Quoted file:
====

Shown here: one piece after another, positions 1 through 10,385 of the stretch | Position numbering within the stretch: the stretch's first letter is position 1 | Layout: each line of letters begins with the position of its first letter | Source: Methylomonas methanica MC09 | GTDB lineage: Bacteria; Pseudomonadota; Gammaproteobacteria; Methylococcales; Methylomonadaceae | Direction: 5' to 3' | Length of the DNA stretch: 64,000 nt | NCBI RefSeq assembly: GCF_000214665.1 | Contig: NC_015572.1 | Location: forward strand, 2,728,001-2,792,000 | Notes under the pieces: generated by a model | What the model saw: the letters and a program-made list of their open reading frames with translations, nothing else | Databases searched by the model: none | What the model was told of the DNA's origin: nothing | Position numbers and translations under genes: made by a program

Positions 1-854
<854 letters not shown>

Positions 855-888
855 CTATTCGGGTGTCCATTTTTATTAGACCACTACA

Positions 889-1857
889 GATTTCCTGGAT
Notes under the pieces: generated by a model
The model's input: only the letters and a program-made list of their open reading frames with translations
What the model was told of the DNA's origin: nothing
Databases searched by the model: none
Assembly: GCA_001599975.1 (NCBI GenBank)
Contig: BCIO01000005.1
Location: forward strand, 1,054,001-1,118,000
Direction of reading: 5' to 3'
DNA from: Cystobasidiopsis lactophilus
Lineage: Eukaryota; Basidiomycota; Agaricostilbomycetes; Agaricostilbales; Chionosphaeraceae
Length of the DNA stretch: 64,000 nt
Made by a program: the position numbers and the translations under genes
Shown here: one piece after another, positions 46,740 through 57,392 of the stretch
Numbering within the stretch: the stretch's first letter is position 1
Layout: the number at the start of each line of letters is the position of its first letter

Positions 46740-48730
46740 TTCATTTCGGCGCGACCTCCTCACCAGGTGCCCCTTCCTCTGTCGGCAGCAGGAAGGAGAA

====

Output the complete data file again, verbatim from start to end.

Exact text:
Shown here: one piece after another, positions 1 through 10,385 of the stretch | Position numbering within the stretch: the stretch's first letter is position 1 | Layout: each line of letters begins with the position of its first letter | Source: Methylomonas methanica MC09 | GTDB lineage: Bacteria; Pseudomonadota; Gammaproteobacteria; Methylococcales; Methylomonadaceae | Direction: 5' to 3' | Length of the DNA stretch: 64,000 nt | NCBI RefSeq assembly: GCF_000214665.1 | Contig: NC_015572.1 | Location: forward strand, 2,728,001-2,792,000 | Notes under the pieces: generated by a model | What the model saw: the letters and a program-made list of their open reading frames with translations, nothing else | Databases searched by the model: none | What the model was told of the DNA's origin: nothing | Position numbers and translations under genes: made by a program

Positions 1-854
<854 letters not shown>

Positions 855-888
855 CTATTCGGGTGTCCATTTTTATTAGACCACTACA

Positions 889-1857
889 GATTTCCTGGAT
Notes under the pieces: generated by a model
The model's input: only the letters and a program-made list of their open reading frames with translations
What the model was told of the DNA's origin: nothing
Databases searched by the model: none
Assembly: GCA_001599975.1 (NCBI GenBank)
Contig: BCIO01000005.1
Location: forward strand, 1,054,001-1,118,000
Direction of reading: 5' to 3'
DNA from: Cystobasidiopsis lactophilus
Lineage: Eukaryota; Basidiomycota; Agaricostilbomycetes; Agaricostilbales; Chionosphaeraceae
Length of the DNA stretch: 64,000 nt
Made by a program: the position numbers and the translations under genes
Shown here: one piece after another, positions 46,740 through 57,392 of the stretch
Numbering within the stretch: the stretch's first letter is position 1
Layout: the number at the start of each line of letters is the position of its first letter

Positions 46740-48730
46740 TTCATTTCGGCGCGACCTCCTCACCAGGTGCCCCTTCCTCTGTCGGCAGCAGGAAGGAGAA